95th ESA Annual Meeting (August 1 -- 6, 2010)

COS 19-3 - Residual effects of land management on wetland communities in an agricultural landscape

Tuesday, August 3, 2010: 8:40 AM
333, David L Lawrence Convention Center
Kim A. Medley1, Elizabeth H. Boughton2, David G. Jenkins2, Patrick J. Bohlen3, Pedro F. Quintana-Ascencio2 and John E. Fauth2, (1)Ecology and Evolutionary Biology, University of Colorado, Boulder, CO, (2)Biology, University of Central Florida, Orlando, FL, (3)Dept. of Biology, University of Central Florida, Orlando, FL
Background/Question/Methods Wetlands comprise a substantial portion of agricultural landscapes in central and south Florida.  Understanding the effects of agricultural management on these wetlands is a crucial step to sustaining biological diversity and ecosystem function while maintaining agricultural productivity.  We examined effects of pasture management on 40 wetland communities embedded in two pasture types (intensively managed and semi-natural) at the MacArthur Agro-Ecology Research Center, Buck Island Ranch (MAERC), Florida.  Intensively managed pastures are dominated by exotic bahia grass (Paspalum notatum), are fertilized with N and lime, and were fertilized with P from 1960s - 1986.  Semi-natural pastures dominated by native grasses have never been fertilized.  We evaluated differences in wetland species richness (S), diversity (Jost's D), composition, and heterogeneity by pasture type, and compared pasture-type effects between taxonomic groups (plants, insects, vertebrates).  We hypothesized that wetlands in intensively managed pastures would have fewer species, higher abundance, and increased homogeneity between communities. We also hypothesized pasture-type responses would be comparable between insects and plants because habitat structure can constrain insect assemblages.  Conversely, we hypothesized vertebrate patterns would be independent of plant and insect assemblages because vertebrates (e.g. amphibians) are more constrained by hydroperiod and access to terrestrial vegetation than structure within wetlands.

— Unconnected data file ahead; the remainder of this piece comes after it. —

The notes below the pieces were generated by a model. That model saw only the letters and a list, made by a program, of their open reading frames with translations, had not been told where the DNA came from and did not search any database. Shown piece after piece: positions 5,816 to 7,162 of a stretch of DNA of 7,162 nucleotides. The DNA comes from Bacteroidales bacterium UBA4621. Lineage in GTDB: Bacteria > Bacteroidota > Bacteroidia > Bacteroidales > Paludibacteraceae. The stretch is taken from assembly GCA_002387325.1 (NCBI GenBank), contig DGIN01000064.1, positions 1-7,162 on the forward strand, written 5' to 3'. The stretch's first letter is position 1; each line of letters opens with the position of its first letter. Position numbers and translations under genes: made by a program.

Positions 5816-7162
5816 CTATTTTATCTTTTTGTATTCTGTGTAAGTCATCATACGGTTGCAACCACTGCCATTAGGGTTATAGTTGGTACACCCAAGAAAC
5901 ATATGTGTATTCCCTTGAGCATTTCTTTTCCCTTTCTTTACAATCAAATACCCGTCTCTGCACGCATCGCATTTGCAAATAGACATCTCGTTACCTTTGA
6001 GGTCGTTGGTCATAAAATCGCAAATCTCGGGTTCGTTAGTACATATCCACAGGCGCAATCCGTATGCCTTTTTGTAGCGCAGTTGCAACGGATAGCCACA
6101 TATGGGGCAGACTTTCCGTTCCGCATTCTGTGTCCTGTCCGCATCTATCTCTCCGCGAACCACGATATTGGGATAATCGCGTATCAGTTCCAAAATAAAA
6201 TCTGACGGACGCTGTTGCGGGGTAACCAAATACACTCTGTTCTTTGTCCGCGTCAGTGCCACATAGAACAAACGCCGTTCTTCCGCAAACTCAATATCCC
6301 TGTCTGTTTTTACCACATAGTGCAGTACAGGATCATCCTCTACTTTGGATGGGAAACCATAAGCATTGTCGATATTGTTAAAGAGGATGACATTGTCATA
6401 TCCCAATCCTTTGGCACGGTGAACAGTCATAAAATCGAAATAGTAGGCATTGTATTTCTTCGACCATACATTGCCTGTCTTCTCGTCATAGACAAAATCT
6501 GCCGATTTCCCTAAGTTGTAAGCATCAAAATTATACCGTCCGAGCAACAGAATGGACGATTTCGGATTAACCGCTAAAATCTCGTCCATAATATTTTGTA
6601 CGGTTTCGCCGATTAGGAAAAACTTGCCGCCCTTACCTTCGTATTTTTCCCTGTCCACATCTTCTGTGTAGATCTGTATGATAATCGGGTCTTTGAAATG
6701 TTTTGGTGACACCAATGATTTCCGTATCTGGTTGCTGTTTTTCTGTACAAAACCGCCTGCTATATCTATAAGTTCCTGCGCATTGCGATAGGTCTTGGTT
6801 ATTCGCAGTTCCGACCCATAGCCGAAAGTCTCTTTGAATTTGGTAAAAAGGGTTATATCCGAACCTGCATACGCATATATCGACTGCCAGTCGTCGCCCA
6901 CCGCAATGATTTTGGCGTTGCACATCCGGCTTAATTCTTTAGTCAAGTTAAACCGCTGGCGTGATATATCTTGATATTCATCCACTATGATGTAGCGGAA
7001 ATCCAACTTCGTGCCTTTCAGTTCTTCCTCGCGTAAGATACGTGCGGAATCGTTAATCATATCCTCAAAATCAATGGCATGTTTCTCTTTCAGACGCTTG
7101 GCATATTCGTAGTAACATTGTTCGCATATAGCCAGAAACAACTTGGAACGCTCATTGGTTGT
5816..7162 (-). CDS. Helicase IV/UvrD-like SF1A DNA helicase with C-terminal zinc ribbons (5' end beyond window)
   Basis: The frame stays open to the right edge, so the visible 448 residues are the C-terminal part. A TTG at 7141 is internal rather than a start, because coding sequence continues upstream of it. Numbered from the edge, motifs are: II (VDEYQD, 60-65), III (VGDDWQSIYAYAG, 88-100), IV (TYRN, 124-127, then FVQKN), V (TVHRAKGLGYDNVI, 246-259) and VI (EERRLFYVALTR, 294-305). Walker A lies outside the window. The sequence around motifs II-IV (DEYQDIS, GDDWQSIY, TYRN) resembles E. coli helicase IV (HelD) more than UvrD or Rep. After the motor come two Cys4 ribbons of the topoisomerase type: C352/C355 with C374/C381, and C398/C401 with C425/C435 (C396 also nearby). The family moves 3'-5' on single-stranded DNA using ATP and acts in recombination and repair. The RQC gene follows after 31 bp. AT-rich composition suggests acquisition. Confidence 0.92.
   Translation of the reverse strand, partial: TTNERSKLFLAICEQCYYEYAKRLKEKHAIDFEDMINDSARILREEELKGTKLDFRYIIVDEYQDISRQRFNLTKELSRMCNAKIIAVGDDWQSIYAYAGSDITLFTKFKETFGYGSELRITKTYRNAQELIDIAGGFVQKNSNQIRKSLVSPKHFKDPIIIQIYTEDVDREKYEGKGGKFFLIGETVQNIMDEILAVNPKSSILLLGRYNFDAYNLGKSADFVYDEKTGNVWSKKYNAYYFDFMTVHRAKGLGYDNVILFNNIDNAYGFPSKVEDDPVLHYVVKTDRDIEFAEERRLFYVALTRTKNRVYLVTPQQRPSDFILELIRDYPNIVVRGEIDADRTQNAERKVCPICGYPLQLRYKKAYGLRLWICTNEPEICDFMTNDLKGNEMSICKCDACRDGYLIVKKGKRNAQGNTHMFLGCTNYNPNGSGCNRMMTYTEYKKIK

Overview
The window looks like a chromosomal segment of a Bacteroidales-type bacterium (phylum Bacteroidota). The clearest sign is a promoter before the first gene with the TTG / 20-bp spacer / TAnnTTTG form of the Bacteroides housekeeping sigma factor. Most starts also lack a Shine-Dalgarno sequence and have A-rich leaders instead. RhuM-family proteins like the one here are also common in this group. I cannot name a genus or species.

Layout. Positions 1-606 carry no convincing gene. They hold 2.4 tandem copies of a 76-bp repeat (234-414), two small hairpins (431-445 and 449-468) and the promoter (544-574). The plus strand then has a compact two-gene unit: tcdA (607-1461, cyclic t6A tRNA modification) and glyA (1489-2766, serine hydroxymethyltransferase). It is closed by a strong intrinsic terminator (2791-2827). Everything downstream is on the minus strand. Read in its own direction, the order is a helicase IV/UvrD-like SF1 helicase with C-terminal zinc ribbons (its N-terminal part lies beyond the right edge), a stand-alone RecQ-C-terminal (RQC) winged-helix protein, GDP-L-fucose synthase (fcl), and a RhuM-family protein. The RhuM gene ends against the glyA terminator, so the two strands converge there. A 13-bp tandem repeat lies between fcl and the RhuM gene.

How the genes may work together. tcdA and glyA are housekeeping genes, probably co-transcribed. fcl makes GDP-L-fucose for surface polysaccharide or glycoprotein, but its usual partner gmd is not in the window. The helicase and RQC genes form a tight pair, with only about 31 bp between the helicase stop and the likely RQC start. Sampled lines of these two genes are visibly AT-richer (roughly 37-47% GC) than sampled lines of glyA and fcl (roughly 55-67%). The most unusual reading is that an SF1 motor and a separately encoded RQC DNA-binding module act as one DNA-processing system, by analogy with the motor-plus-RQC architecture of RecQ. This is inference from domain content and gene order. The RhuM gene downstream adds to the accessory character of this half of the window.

Results/Conclusions Pasture type significantly affected overall wetland composition (MRPP: A=0.04, p<0.01), but taxonomic groups responded differently to pasture management. Plant diversity (D) was higher in semi-natural pastures than in intensively managed pastures (F=13.6, p<0.001), and composition was significantly different (perMANOVA: F=9.3, p=0.02). Insect diversity (D) did not differ by pasture type, but composition was significantly different between pasture types (MRPP: A=0.007, p=0.01). Vertebrate assemblages were not different between pasture types. Overall, wetlands were more heterogeneous in semi-natural than in intensively managed pastures (ANOVA on pair-wise Sorenson distance by pasture type, F=21.5, p<<0.001).  Mantel tests on pair-wise Sorenson distances between taxonomic groups revealed composition changes between wetlands were significantly correlated between plant and insect assemblages in intensively managed pasture (r=0.2, p=0.04), but not in semi-natural pasture (r=0.12, p=0.11). These results reveal that intense management of the landscape surrounding wetlands can alter species composition and increase homogeneity between wetlands embedded within them. Further, effects of previous fertilizer application (P addition) can remain more than 20 years after fertilizing ceases.